A small device inserted into a patient's groin could significantly reduce blood pressure and hypertension, a study published in The Lancet has found.
The study, performed by researchers at Queen Mary University in London, evaluated 83 patients with high blood pressure. Of this group, 44 were implanted with the device. The researchers recorded an immediate drop in blood pressure in those who received the implant compared with those who did not.
However, the study also noted that 29 per cent who were given the device developed swelling in their leg. This required a stent to be implanted to resolve the swelling.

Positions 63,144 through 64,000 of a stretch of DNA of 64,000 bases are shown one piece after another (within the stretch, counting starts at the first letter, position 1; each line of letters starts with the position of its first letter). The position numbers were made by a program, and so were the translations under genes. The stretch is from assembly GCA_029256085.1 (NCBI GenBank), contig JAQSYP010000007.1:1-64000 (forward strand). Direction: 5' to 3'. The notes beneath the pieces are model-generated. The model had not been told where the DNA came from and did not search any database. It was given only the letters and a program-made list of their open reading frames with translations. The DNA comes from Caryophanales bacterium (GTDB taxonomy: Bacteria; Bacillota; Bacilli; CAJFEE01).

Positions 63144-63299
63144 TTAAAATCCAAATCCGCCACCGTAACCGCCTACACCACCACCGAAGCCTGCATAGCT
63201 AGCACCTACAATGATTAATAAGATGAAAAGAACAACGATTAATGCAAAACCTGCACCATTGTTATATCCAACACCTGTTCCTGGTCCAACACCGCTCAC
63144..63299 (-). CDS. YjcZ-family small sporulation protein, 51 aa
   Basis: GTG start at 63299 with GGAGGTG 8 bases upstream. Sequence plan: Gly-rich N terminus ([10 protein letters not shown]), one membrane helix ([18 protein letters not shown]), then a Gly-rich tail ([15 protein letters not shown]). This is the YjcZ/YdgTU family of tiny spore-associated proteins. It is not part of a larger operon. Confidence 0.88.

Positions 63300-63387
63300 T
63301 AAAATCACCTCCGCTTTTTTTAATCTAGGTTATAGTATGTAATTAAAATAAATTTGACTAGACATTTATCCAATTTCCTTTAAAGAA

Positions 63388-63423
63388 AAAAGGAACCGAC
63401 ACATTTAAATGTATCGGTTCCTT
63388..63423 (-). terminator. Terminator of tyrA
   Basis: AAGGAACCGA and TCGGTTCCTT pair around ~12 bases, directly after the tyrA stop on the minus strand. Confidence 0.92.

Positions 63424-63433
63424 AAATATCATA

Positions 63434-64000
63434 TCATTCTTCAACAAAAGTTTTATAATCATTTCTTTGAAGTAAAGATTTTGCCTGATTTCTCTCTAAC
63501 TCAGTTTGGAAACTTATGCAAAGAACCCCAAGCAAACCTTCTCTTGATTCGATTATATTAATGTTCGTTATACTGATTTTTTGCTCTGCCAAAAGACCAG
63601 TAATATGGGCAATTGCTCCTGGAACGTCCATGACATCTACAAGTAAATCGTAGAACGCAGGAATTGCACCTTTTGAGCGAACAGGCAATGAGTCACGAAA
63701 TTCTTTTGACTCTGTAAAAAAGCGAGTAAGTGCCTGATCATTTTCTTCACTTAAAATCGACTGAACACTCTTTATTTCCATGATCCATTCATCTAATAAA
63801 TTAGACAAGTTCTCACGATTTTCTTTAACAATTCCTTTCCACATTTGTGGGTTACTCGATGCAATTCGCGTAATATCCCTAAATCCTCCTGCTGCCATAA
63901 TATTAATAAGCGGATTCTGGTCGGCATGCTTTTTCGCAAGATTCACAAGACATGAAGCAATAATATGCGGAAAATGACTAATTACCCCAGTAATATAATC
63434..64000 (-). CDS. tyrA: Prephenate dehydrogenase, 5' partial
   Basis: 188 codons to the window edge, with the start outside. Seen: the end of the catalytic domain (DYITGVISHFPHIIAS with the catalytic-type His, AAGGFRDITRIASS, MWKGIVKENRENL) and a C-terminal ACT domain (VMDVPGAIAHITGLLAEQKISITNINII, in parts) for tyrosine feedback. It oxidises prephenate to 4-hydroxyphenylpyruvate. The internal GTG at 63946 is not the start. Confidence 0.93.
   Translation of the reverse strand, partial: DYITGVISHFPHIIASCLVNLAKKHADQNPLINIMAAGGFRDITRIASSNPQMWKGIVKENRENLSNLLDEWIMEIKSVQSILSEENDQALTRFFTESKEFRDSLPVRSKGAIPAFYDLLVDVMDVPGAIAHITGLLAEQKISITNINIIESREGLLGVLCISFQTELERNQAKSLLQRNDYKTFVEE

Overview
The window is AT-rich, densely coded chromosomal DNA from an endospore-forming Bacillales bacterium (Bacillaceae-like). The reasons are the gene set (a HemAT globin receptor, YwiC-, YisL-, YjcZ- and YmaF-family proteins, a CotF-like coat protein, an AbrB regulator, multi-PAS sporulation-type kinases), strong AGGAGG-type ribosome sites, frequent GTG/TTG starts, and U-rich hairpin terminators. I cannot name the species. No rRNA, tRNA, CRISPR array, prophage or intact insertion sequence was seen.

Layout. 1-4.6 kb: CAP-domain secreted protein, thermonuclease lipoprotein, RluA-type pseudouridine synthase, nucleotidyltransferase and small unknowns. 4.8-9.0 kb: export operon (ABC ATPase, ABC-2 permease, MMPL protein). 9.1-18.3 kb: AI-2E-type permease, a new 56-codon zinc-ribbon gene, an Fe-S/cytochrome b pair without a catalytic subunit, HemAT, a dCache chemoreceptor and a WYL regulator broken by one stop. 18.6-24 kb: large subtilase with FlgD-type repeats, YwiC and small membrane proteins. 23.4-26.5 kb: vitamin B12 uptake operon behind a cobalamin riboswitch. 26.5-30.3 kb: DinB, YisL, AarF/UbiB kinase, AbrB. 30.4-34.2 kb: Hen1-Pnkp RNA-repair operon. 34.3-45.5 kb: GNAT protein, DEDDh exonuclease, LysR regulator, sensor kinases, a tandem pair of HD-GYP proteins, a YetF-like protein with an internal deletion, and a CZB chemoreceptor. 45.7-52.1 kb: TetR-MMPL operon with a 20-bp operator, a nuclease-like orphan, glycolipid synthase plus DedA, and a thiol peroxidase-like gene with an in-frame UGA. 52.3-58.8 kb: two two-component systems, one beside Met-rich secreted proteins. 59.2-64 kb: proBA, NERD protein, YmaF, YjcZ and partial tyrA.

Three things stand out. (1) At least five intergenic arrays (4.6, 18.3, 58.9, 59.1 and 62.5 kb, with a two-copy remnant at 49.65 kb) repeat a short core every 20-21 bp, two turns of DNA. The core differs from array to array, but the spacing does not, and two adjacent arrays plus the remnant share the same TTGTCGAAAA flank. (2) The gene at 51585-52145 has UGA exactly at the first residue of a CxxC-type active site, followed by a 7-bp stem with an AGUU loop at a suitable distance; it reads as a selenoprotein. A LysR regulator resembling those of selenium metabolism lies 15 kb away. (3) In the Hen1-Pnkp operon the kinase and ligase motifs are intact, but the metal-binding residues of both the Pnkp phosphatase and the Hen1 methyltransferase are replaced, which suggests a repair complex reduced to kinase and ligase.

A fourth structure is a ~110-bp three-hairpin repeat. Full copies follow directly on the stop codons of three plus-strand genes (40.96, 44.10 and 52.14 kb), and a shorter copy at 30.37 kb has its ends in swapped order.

Dr Melvin Lobo, director of the blood pressure clinic at Barts Health NHS Trust and the study's lead author, said: 'The device effectively targets the mechanical aspects of how blood circulation works – so it is a totally new approach to controlling blood pressure. Once the device is placed, the results are also immediate, which again is unique to this treatment.'
The device, called a 'coupler', is roughly the size of a paper clip, and is inserted between the artery and vein in the upper thigh. The implantation takes approximately 40 minutes using local anaesthetic.
Katharine Jenner, chief executive of charity Blood Pressure UK, said: 'It is great to see new advances in blood pressure treatment being explored. Blood pressure is the second biggest killer in the UK. Millions of people are currently walking around with uncontrolled blood pressure, putting them at risk of strokes and heart attacks.'